Melanoma: From Research to TreatmentView this Special Issue
Editorial | Open Access
Paolo A. Ascierto, John M. Kirkwood, Francesco M. Marincola, Giuseppe Palmieri, "Melanoma: From Research to Treatment", Journal of Skin Cancer, vol. 2011, Article ID 710697, 2 pages, 2011. https://doi.org/10.1155/2011/710697
Melanoma: From Research to Treatment
The last two decades have deepened our understanding of the biology of melanoma in significant new directions. This progress has resulted in the development of therapeutics with unprecedented clinical potential. Ipilimumab and tremelimumab are anti-CTLA4 monoclonal antibodies that alter the regulatory immune network responsible for damping anticancer immune responses, and this class of agent has shown the first significant impact upon survival of metastatic melanoma. Meanwhile, agents that inhibit activating mutations that drive the oncogenic processes such as B-RAF or c-KIT have shown clear effectiveness and almost immediate responses. It remains uncertain how the current individual treatments work at the level of the tumor during treatment. Moreover, the weight that the genetic background of the host may have in relation to treatment response has yet to be explored. A lot still needs to be done to improve the durability of treatment benefits, and cure remains an elusive goal. The topics presented here are not an exhaustive representation of the field of melanoma research, but a sampling of the large and many-faceted agenda of current interest that we have the pleasure of sharing with the readers. We would like to thank the authors for their excellent contributions and patience in this venture. Finally, the fundamental work of reviewers of the papers is also very warmly acknowledged.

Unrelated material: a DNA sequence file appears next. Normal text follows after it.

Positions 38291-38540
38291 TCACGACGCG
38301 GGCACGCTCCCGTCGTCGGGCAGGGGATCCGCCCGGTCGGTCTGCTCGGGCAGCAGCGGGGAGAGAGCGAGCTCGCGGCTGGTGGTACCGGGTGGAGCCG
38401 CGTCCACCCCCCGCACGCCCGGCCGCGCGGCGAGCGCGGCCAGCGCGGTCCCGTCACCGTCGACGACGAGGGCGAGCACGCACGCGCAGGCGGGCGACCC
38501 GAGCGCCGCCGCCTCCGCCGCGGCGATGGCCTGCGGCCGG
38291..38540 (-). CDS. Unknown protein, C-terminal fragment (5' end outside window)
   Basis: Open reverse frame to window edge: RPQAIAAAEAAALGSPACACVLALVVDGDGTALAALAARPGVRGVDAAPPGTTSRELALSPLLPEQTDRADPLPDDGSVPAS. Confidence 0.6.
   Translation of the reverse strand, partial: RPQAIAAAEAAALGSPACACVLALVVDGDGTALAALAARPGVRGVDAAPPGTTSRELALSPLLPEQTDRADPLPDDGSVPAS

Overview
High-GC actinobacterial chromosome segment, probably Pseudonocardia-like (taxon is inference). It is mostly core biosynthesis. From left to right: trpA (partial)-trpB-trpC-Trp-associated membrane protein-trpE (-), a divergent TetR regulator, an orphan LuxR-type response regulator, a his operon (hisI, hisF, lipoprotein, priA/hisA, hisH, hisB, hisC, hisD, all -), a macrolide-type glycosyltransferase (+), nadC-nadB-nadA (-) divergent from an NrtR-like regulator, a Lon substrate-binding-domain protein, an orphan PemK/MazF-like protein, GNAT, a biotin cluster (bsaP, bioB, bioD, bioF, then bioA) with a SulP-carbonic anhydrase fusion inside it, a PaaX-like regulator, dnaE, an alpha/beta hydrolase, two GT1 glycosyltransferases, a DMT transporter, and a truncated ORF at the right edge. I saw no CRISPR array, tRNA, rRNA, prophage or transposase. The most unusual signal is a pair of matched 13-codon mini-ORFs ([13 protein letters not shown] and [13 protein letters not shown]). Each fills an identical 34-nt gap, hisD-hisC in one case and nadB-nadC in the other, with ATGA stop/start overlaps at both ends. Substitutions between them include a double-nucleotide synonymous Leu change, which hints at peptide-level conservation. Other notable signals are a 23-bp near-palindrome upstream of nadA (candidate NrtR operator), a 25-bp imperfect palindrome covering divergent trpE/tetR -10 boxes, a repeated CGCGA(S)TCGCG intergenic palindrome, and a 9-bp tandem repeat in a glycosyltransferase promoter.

This special issue contains seven papers, three related to epidemiology, diagnosis, risk factors, and characteristics of melanoma. Two papers focus on specific disease treatments, one using the isolated limb infusion (ILI) and the second based on the adoptive transfer of autologous tumor-infiltrating lymphocytes (TIL) for therapy of locally or systemically advanced melanoma, respectively. Also two papers address the management of brain metastases and uveal melanoma.
In the paper entitled “The contribution of electron paramagnetic resonance to melanoma research,” Q. Godechal and B. Gallez showed how electron paramagnetic resonance (EPR), a method able to detect free radicals trapped in melanin pigments, has recently provided insight to basic features of melanoma that may improve its diagnosis. These advances may improve the diagnosis of melanoma, but the limitations of the method are also detailed.
The paper entitled “Nonsteroidal anti-inflammatory drugs and risk of melanoma” presents a pilot study of the association between NSAID usage and melanoma incidence, to determine whether epidemiologic evidence of a chemopreventive effect of these agents is compelling. On the basis of the conflicting reports in the literature, it is suggested that meta-analysis may better establish this possible association.